Immunohistochemical staining confirmed amyloid
1. Cummins D, Faint R, Yardumian D, Dawling S, Mack-
AA deposition. After complete staging the definitive
ie I, Machin SJ. The in vitro
and ex vivo
effects of chloro-
diagnosis was mixed cellularity Hodgkin’s disease
quine sulphate on platelet function: implications formalaria prophylaxis in patients with impaired hemo-
stage II A with secondary amyloidosis. A renal biop-
stasis. J Trop Med Hyg 1990; 93:112-5.
sy was not performed due to an increased risk of
2. Bertrand E, Cloitre B, Ticolat R, et al. Antiaggregation
bleeding; the nephrotic syndrome was attributed to
action of chloroquine (French). Méd Trop 1990; 50:
After six cycles of COPP/ABV chemotherapy, a
3. Jancinova V, Majekova M, Nosal R, Petrikova M. Inhi-
bition of blood platelet function by cationic amphilic
complete remission was achieved, assessed by com-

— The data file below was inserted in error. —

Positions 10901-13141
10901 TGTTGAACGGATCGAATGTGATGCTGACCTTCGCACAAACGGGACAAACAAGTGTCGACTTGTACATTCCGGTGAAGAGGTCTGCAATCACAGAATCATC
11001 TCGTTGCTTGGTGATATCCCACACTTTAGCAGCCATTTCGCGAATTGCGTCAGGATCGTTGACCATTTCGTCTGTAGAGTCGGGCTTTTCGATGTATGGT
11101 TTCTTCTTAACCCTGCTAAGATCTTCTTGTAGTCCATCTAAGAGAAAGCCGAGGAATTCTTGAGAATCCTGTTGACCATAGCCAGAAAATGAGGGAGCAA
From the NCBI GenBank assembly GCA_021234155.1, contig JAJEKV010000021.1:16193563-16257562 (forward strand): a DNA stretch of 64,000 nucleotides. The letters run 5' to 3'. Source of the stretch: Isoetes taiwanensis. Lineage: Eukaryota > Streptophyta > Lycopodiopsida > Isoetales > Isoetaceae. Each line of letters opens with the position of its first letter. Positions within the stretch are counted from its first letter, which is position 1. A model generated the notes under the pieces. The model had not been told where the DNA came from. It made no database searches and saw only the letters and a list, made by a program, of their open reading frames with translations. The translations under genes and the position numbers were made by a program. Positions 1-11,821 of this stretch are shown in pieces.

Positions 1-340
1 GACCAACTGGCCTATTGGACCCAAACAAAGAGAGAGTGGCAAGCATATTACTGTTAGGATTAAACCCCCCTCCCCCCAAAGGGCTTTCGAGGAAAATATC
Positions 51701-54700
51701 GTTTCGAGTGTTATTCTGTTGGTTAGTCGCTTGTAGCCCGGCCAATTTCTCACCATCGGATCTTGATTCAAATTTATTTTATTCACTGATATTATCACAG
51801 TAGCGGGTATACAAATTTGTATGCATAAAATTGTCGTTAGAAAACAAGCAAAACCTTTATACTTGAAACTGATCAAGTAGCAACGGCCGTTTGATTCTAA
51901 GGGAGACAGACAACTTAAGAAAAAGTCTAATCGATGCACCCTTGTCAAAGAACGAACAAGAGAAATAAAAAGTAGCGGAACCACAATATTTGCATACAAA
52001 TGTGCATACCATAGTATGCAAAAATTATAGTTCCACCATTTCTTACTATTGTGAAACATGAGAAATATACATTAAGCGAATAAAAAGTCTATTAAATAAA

drugs in relation to their physico-chemical properties.
puterized tomography. Nevertheless, proteinuria,
Blood Coagul Fibrinol 1996; 7:191-3.
hypoalbuminemia and edema persisted, probably
4. Wu KK, Hoak JC. A new method for the quantitative
due to renal deposition of amyloid. A repeat liver
detection of platelet aggregation in patients with arte-
biopsy showed similar findings to those at diagnosis,
rial insufficiency. Lancet 1974; 19:924-6.
5. Thiemermann C, May GR, Page CP, Vane JR. Endothe-
with the same amount of amyloid deposition. Four
lin inhibits platelet aggregation in vivo
: a study with
months after complete remission, biochemical para-
111indium-labelled platelets. Br J Pharmacol 1990; 99:
meters and edema remained at similar levels.
6. Prauty R, Kuroda K. Spectrophotometric determina-
tion and distribution of chloroquine in human tissue.
J Lab Clin Med 1958; 52:477-80.
7. Osim EE, Adegunloye BJ, Emeribe AO. In vivo platelet